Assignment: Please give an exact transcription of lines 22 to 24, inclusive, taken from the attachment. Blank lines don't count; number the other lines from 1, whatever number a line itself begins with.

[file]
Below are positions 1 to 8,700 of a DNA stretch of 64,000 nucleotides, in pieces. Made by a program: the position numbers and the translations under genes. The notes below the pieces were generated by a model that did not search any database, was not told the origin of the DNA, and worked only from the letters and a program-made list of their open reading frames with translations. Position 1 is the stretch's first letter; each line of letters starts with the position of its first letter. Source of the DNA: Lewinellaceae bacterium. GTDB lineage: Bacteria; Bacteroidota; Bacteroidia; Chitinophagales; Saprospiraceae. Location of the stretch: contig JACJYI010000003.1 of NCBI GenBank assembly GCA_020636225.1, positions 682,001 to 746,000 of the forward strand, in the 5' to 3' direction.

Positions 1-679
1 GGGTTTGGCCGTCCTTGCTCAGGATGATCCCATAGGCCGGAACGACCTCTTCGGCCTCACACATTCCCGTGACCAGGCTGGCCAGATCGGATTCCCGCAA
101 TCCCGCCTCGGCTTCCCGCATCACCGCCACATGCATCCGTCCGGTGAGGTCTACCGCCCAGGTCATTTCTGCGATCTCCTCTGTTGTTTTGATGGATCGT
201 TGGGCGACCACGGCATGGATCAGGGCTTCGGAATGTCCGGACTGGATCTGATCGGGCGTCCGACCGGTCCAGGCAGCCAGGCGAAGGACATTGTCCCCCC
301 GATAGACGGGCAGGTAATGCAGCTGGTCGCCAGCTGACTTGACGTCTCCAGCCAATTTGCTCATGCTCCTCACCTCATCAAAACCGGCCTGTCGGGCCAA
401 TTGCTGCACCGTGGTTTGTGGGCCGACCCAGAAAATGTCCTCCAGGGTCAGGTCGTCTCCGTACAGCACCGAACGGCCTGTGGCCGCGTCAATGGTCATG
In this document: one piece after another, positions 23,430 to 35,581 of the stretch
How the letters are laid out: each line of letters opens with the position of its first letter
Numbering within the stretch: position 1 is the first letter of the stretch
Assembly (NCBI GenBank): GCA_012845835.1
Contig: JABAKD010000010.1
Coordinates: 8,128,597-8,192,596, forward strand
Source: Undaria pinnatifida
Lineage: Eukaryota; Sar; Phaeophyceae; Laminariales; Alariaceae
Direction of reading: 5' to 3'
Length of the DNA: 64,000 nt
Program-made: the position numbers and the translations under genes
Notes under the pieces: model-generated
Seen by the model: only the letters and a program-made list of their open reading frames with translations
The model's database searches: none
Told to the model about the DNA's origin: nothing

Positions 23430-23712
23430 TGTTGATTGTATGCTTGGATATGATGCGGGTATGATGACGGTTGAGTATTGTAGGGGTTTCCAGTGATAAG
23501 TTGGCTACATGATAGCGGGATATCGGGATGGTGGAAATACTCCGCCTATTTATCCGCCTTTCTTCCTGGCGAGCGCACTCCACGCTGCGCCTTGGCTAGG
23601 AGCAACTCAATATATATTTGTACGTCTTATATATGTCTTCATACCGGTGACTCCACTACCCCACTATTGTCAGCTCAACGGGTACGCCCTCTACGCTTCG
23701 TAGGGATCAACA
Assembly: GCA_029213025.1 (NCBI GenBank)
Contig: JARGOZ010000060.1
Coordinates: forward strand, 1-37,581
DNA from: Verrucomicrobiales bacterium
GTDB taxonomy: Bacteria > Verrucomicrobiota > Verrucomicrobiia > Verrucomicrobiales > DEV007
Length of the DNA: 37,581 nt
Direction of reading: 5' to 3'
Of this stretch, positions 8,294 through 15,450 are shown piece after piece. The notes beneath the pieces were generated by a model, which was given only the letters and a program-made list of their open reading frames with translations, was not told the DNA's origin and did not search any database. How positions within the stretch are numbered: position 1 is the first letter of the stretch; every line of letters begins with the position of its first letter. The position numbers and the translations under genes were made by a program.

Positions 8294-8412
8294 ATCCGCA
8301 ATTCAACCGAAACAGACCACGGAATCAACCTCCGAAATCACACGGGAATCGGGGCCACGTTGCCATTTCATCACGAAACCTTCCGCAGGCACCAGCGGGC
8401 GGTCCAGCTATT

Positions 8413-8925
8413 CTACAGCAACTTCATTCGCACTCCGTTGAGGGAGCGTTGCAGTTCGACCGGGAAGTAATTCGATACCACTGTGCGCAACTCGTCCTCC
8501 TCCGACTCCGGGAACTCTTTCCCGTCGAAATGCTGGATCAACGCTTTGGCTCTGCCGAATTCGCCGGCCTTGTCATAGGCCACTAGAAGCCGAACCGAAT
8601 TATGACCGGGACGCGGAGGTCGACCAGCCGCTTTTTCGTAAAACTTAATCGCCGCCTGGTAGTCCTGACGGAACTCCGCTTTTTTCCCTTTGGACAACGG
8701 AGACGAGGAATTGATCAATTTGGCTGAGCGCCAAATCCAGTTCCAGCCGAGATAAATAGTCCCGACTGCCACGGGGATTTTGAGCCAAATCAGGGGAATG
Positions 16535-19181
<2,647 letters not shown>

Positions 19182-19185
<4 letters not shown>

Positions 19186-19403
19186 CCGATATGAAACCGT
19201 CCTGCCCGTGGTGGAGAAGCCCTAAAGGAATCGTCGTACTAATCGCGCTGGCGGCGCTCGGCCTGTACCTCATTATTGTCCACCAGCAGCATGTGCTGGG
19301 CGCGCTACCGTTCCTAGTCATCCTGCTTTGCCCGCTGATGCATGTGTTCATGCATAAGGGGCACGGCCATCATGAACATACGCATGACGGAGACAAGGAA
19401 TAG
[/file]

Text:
Told to the model about the DNA's origin: nothing

Positions 23430-23712
23430 TGTTGATTGTATGCTTGGATATGATGCGGGTATGATGACGGTTGAGTATTGTAGGGGTTTCCAGTGATAAG